May I know when the President is going to bring to book those individuals cited for misapplication of public funds in the GYEEDA report? Now, Woyome walks about a free man with little or no attempt by government to retrieve monies he took illegally. Due to the taste for personal interest other than national interest and the fact that our so called intellectuals are sloppy with their official duties, the management of African Automobile limited, out of nowhere, now have the guts to demand a judgment debt of 618 million cedis this year as against 16 million cedis in 2010. The management of Waterville Holdings Limited has also hinted of their refusal to refund the dubious 25 million euros payment it received.
It will perhaps take a miracle for Ghana to be saved from its economic doldrums. Utility tariff increments for water and electricity have been adjusted to a whopping 150 percent. There is surely no end in sight for better services or a possible reduction. The economic hardship surges unabated. What a sensitive government like the NDC could do was to increase public sector wage by a paltry 10 percent. What is the government doing to mitigate the plight of the poor market woman, the impoverished public transport drivers, the hustling ‘kayayeis’, food vendors baking under the sun as a result of the increments?
For now, I do not picture myself as the only one in this temptation of wanting to ride on the back of partisan politics and propaganda to riches and fame in an attempt to secure a fair share of the national cake. Those unemployed graduates are most miserable; if you do not know any big man, forget securing lucrative offers. And for those thinking of government scholarships, they must be rooted in the party of the day or turn to other means if they are not.

The economic fortunes of the country have been skewed towards a certain class of people. And these persons are protected even if they mismanage the nation’s scarce resources. It does not matter the government that is in power, if this phenomenon is allowed to fester any further, the repercussions will plunge our country into a state anarchy, that is, a stage where the strongest will walk over the less privileged.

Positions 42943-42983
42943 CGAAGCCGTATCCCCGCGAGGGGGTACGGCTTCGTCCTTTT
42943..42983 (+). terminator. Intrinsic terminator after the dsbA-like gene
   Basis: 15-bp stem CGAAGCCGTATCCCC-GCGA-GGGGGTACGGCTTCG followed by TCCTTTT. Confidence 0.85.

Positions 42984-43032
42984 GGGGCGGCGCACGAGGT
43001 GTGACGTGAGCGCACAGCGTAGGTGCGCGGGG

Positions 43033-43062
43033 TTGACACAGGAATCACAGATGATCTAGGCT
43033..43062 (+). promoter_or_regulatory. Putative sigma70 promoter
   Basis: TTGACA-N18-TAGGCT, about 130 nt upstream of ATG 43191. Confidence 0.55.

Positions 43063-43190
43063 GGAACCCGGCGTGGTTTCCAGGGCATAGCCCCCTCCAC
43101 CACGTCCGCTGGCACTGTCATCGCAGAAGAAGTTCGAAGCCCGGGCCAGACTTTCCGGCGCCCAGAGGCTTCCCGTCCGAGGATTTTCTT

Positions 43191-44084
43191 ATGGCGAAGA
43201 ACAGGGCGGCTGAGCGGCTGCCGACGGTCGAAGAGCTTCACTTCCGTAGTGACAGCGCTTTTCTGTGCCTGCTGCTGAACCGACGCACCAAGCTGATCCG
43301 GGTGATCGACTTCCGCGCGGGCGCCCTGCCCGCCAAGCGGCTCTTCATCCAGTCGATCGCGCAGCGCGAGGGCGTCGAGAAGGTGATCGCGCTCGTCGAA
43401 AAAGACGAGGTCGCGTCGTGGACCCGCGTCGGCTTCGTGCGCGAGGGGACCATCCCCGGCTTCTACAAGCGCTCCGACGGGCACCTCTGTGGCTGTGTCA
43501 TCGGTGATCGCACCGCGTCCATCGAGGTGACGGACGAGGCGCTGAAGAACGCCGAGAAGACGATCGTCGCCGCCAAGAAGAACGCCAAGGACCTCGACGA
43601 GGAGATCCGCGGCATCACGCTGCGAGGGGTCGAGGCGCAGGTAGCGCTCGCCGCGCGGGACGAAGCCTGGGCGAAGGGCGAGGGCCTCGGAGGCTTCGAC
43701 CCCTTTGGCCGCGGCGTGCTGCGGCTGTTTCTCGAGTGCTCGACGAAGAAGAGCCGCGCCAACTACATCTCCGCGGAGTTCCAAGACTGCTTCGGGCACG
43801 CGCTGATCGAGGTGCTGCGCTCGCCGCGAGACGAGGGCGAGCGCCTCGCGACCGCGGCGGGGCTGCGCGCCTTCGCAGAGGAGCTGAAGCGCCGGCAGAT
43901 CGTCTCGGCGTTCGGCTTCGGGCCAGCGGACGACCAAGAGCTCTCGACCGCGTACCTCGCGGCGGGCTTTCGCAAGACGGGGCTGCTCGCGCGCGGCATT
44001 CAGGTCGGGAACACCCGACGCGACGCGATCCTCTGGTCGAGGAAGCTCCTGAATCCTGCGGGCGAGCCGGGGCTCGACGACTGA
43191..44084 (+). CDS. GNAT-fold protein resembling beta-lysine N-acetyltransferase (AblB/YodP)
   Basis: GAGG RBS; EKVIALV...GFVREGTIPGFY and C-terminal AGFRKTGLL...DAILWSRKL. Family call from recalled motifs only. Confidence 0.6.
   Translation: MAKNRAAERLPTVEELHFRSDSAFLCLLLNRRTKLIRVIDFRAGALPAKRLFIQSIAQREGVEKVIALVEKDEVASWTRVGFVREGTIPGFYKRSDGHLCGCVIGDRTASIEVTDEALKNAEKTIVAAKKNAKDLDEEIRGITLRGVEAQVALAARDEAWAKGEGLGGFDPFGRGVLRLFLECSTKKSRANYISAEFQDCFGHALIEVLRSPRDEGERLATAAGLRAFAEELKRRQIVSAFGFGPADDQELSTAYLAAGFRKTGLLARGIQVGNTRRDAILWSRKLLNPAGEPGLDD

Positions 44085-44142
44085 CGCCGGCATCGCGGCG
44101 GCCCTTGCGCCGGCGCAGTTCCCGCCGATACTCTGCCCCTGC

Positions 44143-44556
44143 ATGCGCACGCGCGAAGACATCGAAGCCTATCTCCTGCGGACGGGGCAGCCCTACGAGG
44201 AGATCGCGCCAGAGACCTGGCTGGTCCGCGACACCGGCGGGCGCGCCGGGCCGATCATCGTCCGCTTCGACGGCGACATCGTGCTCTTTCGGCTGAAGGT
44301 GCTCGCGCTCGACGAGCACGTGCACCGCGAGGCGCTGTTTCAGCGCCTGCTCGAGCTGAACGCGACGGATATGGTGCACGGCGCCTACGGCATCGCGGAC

As a result, it behoves the President to tie the loose ends of the frail economy, pluck those holes in key ministries where monies have been or are being siphoned to execute phony projects or risk presiding over a country where public office holders without restraint are craftily fleecing the nation of its scarce resources. The temptation to create, loot and share stolen booties from state coffers has risen to the level where certain government officials have formed companies within their own companies and have secured government contracts without going through the tendering or procurement processes.

Therefore, it is not enough for the Mahama led administration in an apparent show of a cosmetic fight against corruption to resort to the introduction of a Code of Conduct for public office holders that cannot arrest corrupt men. The truth is that a corrupt African politician does not fear or have any regard for any toothless Code of Conduct especially when it emanates from his own party in power. That which keep him in check are a President who does not dabble in corruption and is not quick in shielding evil doers.

I have always held the belief the future of Ghana is bright. However, from the little that I have witnessed over the years, I am tempted daily to do what others are doing at the corridors of power in order to secure my share of the national cake. For how long will this temptation persist in the face of an urgent call by the government for a collective patriotism when the government itself harbours unpatriotic elements? May God help us.